Peak Yields and DXY to Signal Lows in Gold and Silver
While I’m not sure that the bottom is in place yet, especially in silver, let me show you why I believe it is close.
The Correlation of 10-Year Yield to Gold and Silver Price
The yield on the 10-Year Treasury Bond is highly correlated to gold, which in turn is highly correlated to silver. The relationship is inverted, meaning that when yields rise, gold and silver tend to fall, and vice-versa for falling yields.
The weekly chart above shows that the 10-Year yield is making negatively divergent higher highs across all indicators. It’s now on its second negatively divergent higher high. This typically means that the next big move is down.
The daily chart shows more or less the same negative divergences on both the RSI and the MACD histogram, with a peak in place on the MACD line. Now this doesn’t rule out another negatively divergent higher high, but it also suggests that the next direction is lower.
The fact that the 10-Year is in a Bear Flag pattern adds weight to the argument that lower yields are coming, which is supportive of higher gold and silver prices.
If that were not enough, the monthly chart agrees also:
Multiple negative divergences yet again, with a long way to fall for the RSI and the MACD line. The MACD histogram is already ahead of the game. It looks like a date with 2% handle is on the cards, based on the 200-month moving average.
Furthermore, the Banks remain massively long bonds, in anticipation of lower yields.
Simply put, it looks like yields are topping out here, and lower yields typically mean higher gold and silver prices. They also tend to mean a lower DXY.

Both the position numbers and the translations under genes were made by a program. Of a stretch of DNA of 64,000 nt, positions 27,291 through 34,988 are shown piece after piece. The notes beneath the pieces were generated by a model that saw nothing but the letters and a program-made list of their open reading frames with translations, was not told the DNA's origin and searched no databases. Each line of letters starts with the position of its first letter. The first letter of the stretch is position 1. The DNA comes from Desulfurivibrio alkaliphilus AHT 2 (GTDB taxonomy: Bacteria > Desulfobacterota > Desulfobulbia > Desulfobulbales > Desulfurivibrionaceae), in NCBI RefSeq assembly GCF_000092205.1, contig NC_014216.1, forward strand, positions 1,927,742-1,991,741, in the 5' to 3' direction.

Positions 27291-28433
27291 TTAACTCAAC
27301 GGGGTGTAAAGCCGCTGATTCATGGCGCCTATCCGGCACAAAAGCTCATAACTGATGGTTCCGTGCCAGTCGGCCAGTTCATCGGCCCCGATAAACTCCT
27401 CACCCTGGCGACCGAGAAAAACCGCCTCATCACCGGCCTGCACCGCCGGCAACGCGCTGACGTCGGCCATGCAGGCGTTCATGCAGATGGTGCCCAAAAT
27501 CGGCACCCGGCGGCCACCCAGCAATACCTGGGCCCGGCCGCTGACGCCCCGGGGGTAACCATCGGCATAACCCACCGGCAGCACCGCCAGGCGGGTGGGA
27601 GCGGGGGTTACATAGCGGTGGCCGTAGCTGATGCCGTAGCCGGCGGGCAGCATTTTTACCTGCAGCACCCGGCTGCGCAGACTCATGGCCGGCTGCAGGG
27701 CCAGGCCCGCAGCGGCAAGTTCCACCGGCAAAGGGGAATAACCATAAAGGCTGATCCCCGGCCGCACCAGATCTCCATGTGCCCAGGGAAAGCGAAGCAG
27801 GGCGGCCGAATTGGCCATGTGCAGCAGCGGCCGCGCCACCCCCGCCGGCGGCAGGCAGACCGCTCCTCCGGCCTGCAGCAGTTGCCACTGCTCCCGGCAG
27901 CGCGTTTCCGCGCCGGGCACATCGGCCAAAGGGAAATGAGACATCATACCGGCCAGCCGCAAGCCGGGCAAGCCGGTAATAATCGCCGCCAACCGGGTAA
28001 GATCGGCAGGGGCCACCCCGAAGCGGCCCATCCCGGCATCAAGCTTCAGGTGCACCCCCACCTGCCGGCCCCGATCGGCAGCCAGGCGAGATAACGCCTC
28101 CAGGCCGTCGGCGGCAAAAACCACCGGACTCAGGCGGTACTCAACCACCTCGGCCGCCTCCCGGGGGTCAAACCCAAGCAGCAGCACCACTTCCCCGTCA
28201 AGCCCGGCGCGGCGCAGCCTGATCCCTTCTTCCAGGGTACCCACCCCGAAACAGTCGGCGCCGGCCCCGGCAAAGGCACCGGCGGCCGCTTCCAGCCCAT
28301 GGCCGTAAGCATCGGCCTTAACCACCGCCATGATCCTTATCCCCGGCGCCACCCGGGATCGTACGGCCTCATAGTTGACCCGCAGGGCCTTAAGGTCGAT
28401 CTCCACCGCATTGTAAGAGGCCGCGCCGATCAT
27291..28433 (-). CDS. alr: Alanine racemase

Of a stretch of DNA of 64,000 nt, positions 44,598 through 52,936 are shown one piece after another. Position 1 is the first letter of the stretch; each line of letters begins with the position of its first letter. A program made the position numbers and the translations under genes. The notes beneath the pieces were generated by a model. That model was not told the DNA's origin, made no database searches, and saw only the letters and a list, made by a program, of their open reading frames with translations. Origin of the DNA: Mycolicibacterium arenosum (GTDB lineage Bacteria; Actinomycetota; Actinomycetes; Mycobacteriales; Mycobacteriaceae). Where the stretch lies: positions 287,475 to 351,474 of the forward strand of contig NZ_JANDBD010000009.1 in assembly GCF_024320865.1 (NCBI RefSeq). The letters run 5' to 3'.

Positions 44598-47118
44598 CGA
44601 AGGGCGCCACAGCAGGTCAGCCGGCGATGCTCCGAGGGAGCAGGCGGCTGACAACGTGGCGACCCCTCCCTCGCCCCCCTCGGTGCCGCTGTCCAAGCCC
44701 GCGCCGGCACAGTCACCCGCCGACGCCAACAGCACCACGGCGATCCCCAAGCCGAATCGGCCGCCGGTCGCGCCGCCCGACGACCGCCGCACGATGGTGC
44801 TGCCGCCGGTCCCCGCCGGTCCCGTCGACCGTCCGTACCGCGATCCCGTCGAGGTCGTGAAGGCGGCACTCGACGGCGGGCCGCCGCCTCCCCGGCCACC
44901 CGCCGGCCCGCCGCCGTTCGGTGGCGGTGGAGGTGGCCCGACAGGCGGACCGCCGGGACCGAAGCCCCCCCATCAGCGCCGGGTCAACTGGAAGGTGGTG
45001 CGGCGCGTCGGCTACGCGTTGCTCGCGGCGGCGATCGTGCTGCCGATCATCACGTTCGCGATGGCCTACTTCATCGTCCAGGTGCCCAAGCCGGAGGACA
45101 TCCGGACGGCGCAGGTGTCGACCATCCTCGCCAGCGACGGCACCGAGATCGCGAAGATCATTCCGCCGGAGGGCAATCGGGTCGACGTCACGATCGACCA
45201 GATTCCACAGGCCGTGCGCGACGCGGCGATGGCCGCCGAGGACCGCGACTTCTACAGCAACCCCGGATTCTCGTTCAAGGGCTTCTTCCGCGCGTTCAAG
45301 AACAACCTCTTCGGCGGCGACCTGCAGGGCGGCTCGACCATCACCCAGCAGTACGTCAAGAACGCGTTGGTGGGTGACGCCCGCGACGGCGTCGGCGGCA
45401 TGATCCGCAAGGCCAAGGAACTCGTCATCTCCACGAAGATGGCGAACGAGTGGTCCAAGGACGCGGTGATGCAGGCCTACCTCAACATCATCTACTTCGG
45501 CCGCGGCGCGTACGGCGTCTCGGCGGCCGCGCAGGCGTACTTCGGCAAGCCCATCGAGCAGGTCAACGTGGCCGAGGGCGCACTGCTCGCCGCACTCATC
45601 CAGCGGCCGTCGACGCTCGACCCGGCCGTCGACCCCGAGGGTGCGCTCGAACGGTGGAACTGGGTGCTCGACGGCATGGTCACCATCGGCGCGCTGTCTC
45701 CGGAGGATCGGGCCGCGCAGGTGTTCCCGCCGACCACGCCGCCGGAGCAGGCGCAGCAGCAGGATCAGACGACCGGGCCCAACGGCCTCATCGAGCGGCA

DXY and Its Impact on Gold and Silver
The dollar index, or DXY, is also inversely correlated to gold and silver prices. It will be difficult for the DXY to rise much further if the 10-Year Bond yield heads south.
Previous peaks in the DXY have coincided with overbought RSI readings on the weekly chart. At ~60, DXY has room to go higher. But resistance at 106 stands in the way.
Although the DXY continues to climb on a daily basis, the RSI has been capped at around 70, which means overbought and negatively divergent, and the MACD histogram is clearly falling and therefore also negatively divergent. At the same time, the MACD line is at a level consistent with recent peaks in the DXY.
While the DXY has room to move higher on the weekly chart, negative divergences are piling up, and sentiment in the dollar is extremely bullish. This is at the same time that the 10-Year yield is looking toppy. All of this suggests that the DXY is running out of runway, and the odds favor it turning down very soon.
The combination of falling yields and a falling DXY would be bullish for gold and silver should this scenario play out in the coming days or weeks at most.
Gold remains relatively resilient. As long as it remains above 1900, I’m only looking up. But a break of 1900 would mean at least 1875, or worst case, closer to 1800.
Like gold, but to a greater extent, silver remains under pressure from higher yields and a rising DXY. My preferred scenario is that it breaks the 200D MA and the green support trendline dating back to the bottom in September 2022. This would ensure maximum bearishness and provide us with the final low that acts as the launching pad to $30 plus next. That lower low would be somewhere between 22-21, worst case 20.75, IMHO.
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